7th February, 2014 / 11.00am - 4.00pm
17th April, 2018
In the 1970s a movement began that challenged women’s exclusion from the policies and programmes seeking to develop the so called ‘Third World’. By the turn of the Millennium the World Bank was ‘engendering’ development while ‘gender equality and women’s empowerment’ was one of the UN’s Millennium Development Goals. In 2015 gender moved further up the policy agenda being mainstreamed across the new Sustainable Development Goals and in international policy frameworks on disasters and climate change. Gender had arrived!
Or had it? Many feminist academics and activists, myself included, questioned the how and why of women’s inclusion, suggesting that inclusion could be as problematic as exclusion. One problem is that what is understood as gender by those that inform and make policy is very different from how gender academics and activists understand and ‘do’ gender.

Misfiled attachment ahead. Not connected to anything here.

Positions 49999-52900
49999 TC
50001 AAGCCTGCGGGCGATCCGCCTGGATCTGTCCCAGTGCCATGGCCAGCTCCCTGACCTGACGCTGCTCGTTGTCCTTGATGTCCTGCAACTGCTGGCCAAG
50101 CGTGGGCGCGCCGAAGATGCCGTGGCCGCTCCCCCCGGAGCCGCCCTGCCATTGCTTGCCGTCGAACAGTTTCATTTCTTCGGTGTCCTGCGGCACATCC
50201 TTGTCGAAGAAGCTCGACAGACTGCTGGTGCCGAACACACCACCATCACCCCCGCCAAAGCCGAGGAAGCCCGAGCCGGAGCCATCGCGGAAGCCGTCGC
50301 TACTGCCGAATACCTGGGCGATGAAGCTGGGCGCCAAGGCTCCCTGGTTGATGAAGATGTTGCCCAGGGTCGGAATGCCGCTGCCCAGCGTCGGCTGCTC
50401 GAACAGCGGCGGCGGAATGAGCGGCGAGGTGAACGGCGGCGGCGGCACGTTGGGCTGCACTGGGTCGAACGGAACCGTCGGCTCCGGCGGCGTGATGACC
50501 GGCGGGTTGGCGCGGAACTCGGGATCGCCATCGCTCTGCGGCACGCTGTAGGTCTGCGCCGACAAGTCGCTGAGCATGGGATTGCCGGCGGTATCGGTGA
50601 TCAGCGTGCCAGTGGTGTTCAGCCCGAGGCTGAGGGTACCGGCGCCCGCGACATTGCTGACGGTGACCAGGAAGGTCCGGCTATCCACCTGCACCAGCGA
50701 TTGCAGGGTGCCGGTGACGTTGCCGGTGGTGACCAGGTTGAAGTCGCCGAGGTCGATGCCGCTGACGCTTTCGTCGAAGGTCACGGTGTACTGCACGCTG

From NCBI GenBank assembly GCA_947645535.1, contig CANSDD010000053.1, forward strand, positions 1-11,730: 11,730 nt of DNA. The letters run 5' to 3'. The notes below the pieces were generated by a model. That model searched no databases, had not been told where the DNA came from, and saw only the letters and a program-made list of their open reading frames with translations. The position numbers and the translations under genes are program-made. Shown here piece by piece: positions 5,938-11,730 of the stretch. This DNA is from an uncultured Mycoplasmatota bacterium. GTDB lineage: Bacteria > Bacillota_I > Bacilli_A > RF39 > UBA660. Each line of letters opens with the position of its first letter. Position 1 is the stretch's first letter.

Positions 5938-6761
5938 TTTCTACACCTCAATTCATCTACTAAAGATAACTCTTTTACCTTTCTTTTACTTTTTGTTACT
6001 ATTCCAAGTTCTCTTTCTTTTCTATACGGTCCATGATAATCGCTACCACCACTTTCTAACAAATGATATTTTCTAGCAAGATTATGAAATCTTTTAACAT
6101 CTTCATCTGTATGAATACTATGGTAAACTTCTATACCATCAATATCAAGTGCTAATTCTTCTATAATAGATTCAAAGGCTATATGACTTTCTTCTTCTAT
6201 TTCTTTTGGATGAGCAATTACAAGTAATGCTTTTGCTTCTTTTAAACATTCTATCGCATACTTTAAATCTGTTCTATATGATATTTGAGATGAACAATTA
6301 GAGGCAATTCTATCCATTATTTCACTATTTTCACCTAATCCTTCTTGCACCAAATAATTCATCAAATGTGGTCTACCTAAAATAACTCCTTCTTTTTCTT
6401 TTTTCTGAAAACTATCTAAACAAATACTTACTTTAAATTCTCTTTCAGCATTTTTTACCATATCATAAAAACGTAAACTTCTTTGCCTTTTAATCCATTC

Reflecting on 25 years of research, work with women’s groups and movements, and participation in international policy design processes, I question how much we actually know about gendered inequalities and how far existing gender frames can advance our understanding, and consider what changes are needed if we are to move from merely recognising gender inequality, to actively promoting gender equality.